Fighting opioid abuse in Indian country

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Fighting opioid abuse in Indian country

December 6, 2016

Pew Charitable Trusts interviews UW Medicine addiction expert Dr. Richard Ries on medication-assisted treatment at the Muckleshoot Reservation in Auburn, Wash.

"When tribal leaders began to realize they had a serious problem with prescription opioids and heroin, they called on Dr. Richard Ries, an addiction specialist and professor of psychiatry at the University of Washington Medical School in Seattle. 

At the time, Ries said, the Muckleshoot had a fully integrated health care system that rivaled anything available in the Seattle area, but their addiction treatment capacity consisted of a handful of abstinence-based programs that weren’t working.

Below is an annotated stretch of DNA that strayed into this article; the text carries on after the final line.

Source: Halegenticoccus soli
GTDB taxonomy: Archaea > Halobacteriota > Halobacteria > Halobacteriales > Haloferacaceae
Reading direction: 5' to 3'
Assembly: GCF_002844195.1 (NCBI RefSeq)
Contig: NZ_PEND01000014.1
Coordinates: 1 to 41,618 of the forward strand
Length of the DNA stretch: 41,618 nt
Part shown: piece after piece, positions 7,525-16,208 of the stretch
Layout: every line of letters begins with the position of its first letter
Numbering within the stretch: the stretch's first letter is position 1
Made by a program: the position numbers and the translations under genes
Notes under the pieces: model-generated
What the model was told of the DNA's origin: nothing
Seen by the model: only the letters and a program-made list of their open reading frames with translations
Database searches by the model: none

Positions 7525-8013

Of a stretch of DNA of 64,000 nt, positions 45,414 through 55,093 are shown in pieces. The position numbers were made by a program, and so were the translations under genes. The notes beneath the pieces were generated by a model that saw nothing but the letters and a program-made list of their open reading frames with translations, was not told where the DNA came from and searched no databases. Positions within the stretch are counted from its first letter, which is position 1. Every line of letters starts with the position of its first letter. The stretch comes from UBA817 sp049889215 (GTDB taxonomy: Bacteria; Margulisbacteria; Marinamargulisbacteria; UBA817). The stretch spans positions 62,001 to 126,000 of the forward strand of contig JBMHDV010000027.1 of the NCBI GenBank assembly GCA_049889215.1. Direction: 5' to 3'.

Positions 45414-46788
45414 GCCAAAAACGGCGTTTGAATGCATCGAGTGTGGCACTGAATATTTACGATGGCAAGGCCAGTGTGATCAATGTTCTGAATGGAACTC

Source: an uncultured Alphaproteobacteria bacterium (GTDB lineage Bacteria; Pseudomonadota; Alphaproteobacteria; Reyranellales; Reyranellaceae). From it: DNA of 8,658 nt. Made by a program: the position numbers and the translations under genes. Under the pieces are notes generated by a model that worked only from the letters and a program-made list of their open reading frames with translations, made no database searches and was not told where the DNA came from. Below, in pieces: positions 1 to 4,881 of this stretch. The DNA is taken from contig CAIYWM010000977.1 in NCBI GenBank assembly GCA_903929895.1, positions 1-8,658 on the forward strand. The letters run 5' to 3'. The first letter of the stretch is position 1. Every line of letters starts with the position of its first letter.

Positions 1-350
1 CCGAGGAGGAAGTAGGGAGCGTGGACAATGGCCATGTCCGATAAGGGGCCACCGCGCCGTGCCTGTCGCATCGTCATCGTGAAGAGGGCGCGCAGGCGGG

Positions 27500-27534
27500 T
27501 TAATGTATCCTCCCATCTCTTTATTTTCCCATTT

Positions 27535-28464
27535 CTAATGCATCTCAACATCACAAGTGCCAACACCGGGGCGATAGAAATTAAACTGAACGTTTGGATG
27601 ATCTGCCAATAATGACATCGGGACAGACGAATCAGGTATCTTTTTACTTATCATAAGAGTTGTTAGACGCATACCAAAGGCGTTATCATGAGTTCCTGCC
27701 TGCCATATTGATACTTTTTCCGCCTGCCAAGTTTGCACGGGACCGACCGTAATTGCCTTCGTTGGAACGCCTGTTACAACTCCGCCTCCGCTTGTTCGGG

“I suggested they integrate medication-assisted treatment into what they were already doing,” Ries said, “and I didn’t have to bend any arms. They were ready to change.”

The addiction counselors hired by the tribe found that the opioid users who took medication did well, Ries said, “but they needed a longer leash because their rate of recovery was slower than alcohol, meth and other drug users.”

“When they put too much pressure on patients to engage in counseling, they actually drove them away,” he said. “Native Americans, in general, have a reluctance to talk about their problems.'”

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